The Eastern Province Kings are on the up, having brought in a top coach in Alan Solomons and a fair few class players. Their goal is to win the Currie Cup first division and secure promotion to the premier division next year and the Sharks should explore ways in which to work more closely with their near-neighbours, to the mutual benefit of both unions.
I’m talking, of course, about a player-sharing deal very similar to the one employed by Free State and the Griffons, where players on the fringe of the Cheetahs squad are regularly sent up the road to Welkom to stay match sharp by playing for the Griffons in the first division. The situation tends to be a little ridiculous there, though, as one feels like the Griffons team never has a chance to train together as they’re always looking to integrate whichever players happen to have been cut from the Cheetahs team on a Thursday afternoon – for the Sharks and the Kings to work together, there would need to be a somewhat more formal arrangement in place, with players released to the Bay for the duration of the Currie Cup season.
The Kings are working desperately to attract quality players to the region, but with regular Super 15 rugby still a long way off, it’s not going to be easy to lure the sort of quality that they need – certainly not in the numbers necessary to assemble a squad with the necessary depth to ensure promotion (and ultimately that elusive Super 15 spot). The Sharks are always in the position of having more promising players than they can realistically give game time to and it would make sense to investigate a quid pro quo arrangement with somebody like the Kings. The focus should very much be on a short-term arrangement; you give our players game time and we’ll help you get to the premier division. After that, we go our separate ways, unless we can find a similarly mutual arrangement in seasons to come. Certainly, while the Sharks and Kings are playing in the same competition – or worse, competing for a limited number of Super 15 places – any suggestion of co-operation would go out of the window.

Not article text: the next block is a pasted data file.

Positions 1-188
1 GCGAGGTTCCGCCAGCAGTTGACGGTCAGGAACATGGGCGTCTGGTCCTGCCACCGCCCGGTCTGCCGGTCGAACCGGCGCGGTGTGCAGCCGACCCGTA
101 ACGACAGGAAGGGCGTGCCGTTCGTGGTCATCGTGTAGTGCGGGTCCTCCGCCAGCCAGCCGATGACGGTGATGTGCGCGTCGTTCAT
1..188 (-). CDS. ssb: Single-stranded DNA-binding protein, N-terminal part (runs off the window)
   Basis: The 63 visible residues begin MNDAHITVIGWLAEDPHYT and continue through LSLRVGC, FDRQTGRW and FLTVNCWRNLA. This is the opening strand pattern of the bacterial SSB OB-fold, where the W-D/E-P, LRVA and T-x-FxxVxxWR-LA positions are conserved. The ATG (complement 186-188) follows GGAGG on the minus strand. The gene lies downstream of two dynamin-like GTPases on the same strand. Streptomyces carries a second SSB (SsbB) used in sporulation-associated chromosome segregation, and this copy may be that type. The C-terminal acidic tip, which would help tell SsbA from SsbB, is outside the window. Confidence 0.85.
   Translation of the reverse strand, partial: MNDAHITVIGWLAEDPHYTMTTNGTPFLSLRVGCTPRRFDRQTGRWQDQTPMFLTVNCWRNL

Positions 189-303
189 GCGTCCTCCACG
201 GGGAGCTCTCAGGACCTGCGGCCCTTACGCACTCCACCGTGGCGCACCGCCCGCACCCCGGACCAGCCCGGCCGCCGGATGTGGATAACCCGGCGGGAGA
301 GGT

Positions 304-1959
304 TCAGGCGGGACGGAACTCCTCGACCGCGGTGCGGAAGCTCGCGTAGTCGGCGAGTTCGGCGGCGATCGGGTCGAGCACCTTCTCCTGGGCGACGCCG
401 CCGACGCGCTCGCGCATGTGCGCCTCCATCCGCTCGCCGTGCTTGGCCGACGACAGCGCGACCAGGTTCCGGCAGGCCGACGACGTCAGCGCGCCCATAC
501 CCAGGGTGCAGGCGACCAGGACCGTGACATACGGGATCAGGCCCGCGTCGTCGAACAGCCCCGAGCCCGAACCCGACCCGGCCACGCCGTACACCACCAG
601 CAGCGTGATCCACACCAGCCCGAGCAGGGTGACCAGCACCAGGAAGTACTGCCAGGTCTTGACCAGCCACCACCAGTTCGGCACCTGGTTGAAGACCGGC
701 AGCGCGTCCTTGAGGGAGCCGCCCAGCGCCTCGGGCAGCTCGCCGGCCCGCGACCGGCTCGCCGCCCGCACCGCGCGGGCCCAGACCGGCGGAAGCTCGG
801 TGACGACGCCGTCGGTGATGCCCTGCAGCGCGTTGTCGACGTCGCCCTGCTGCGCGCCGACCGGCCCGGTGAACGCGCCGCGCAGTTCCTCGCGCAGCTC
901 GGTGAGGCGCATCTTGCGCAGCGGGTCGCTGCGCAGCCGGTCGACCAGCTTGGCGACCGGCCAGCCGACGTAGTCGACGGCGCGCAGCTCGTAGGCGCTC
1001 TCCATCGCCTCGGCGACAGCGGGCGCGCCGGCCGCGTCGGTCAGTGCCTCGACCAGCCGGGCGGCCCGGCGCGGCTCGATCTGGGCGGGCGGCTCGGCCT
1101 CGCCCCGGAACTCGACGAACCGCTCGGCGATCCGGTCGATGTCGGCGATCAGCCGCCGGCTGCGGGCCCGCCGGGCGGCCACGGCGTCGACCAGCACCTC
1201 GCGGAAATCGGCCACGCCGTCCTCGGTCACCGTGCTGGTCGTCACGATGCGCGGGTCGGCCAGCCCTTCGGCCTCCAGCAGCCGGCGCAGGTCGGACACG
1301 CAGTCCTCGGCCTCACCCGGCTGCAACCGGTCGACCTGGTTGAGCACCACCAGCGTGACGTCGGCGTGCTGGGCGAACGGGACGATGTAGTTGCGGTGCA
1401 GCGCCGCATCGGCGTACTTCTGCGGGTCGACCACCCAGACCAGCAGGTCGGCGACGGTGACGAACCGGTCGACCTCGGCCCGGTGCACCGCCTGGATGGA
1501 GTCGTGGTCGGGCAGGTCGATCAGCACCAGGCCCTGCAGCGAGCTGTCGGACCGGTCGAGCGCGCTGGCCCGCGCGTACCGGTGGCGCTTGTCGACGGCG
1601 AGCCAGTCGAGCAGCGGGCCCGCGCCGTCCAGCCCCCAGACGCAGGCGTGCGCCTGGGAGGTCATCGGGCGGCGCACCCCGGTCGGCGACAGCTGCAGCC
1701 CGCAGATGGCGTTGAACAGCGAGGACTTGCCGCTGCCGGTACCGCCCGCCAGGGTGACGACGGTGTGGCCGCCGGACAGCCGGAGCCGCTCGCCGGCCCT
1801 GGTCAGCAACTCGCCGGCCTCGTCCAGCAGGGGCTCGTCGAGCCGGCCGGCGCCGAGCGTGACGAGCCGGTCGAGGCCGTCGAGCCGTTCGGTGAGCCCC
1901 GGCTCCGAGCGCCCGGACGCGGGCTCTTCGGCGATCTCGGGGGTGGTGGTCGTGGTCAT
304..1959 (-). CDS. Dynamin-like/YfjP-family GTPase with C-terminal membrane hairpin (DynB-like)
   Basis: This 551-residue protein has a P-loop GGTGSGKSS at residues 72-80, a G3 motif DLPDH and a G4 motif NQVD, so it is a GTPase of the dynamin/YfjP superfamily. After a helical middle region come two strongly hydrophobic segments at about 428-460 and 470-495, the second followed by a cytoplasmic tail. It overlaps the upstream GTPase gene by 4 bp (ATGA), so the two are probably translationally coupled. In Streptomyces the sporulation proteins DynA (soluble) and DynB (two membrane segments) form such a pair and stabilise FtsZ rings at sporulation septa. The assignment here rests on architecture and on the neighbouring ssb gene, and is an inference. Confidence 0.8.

Right now, though, this arrangement could work, particularly as the return of injured players such as Willem Alberts, Jean Deysel, Gerhard Mostert, Odwa Ndungane, Adi Jacobs and Bismarck du Plessis starts to necessitate the cutting of fringe players from the Sharks Currie Cup group. Players like Justin Downey, Anton Bresler, Luvoyiso Lusaseni, Jerome Pretorius and Jean Stemmet are too good to be playing club rugby, yet are realistically unlikely to get much of a look-in for the Sharks once the regulars return. More to the point, they are all too old to play under 21 rugby, meaning that the Currie Cup first division is probably about the best level of competition they could be exposed to at this stage of the year. Even a guy like Kyle Cooper, who is still under 21, could probably learn a huge amount by playing regular senior rugby for the Kings once Bismarck du Plessis returns in earnest.Tweet